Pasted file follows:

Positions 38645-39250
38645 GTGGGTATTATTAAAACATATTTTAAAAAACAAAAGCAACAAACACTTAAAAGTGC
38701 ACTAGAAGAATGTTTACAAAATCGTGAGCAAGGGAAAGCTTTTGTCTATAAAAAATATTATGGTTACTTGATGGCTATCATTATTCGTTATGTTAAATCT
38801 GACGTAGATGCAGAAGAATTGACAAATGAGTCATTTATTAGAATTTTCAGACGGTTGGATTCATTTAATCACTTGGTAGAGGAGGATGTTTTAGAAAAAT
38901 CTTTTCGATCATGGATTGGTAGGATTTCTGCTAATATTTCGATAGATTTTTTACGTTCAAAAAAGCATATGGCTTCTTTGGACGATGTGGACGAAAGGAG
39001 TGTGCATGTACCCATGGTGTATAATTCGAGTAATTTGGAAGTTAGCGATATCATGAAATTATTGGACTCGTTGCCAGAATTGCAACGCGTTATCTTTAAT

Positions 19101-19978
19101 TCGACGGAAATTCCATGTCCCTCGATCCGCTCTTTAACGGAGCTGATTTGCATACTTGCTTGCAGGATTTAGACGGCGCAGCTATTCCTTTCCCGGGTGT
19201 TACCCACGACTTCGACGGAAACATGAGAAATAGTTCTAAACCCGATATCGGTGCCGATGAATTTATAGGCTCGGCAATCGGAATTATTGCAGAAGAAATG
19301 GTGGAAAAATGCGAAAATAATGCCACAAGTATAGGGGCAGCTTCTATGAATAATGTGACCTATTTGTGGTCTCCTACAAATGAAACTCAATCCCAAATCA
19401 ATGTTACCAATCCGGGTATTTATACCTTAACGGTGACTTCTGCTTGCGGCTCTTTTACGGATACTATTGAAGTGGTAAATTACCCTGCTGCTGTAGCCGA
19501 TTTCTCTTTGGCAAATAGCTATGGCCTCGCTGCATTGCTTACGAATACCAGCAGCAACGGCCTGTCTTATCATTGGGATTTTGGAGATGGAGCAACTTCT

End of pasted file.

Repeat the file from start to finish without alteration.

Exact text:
Positions 38645-39250
38645 GTGGGTATTATTAAAACATATTTTAAAAAACAAAAGCAACAAACACTTAAAAGTGC
38701 ACTAGAAGAATGTTTACAAAATCGTGAGCAAGGGAAAGCTTTTGTCTATAAAAAATATTATGGTTACTTGATGGCTATCATTATTCGTTATGTTAAATCT
38801 GACGTAGATGCAGAAGAATTGACAAATGAGTCATTTATTAGAATTTTCAGACGGTTGGATTCATTTAATCACTTGGTAGAGGAGGATGTTTTAGAAAAAT
38901 CTTTTCGATCATGGATTGGTAGGATTTCTGCTAATATTTCGATAGATTTTTTACGTTCAAAAAAGCATATGGCTTCTTTGGACGATGTGGACGAAAGGAG
39001 TGTGCATGTACCCATGGTGTATAATTCGAGTAATTTGGAAGTTAGCGATATCATGAAATTATTGGACTCGTTGCCAGAATTGCAACGCGTTATCTTTAAT

Positions 19101-19978
19101 TCGACGGAAATTCCATGTCCCTCGATCCGCTCTTTAACGGAGCTGATTTGCATACTTGCTTGCAGGATTTAGACGGCGCAGCTATTCCTTTCCCGGGTGT
19201 TACCCACGACTTCGACGGAAACATGAGAAATAGTTCTAAACCCGATATCGGTGCCGATGAATTTATAGGCTCGGCAATCGGAATTATTGCAGAAGAAATG
19301 GTGGAAAAATGCGAAAATAATGCCACAAGTATAGGGGCAGCTTCTATGAATAATGTGACCTATTTGTGGTCTCCTACAAATGAAACTCAATCCCAAATCA
19401 ATGTTACCAATCCGGGTATTTATACCTTAACGGTGACTTCTGCTTGCGGCTCTTTTACGGATACTATTGAAGTGGTAAATTACCCTGCTGCTGTAGCCGA
19501 TTTCTCTTTGGCAAATAGCTATGGCCTCGCTGCATTGCTTACGAATACCAGCAGCAACGGCCTGTCTTATCATTGGGATTTTGGAGATGGAGCAACTTCT